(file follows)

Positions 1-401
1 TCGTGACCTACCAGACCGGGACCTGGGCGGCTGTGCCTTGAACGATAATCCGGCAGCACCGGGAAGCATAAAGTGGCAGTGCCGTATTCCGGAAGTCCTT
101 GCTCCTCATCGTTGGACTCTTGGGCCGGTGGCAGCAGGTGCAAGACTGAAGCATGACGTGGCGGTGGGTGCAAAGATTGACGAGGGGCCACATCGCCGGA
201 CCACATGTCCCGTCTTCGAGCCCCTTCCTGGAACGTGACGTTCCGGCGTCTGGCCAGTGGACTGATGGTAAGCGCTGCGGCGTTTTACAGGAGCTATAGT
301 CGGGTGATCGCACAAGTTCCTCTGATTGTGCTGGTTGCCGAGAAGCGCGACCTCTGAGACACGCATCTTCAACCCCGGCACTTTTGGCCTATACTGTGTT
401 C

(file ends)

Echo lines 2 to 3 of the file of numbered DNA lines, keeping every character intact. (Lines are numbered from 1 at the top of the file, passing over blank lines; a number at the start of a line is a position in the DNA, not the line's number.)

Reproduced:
1 TCGTGACCTACCAGACCGGGACCTGGGCGGCTGTGCCTTGAACGATAATCCGGCAGCACCGGGAAGCATAAAGTGGCAGTGCCGTATTCCGGAAGTCCTT
101 GCTCCTCATCGTTGGACTCTTGGGCCGGTGGCAGCAGGTGCAAGACTGAAGCATGACGTGGCGGTGGGTGCAAAGATTGACGAGGGGCCACATCGCCGGA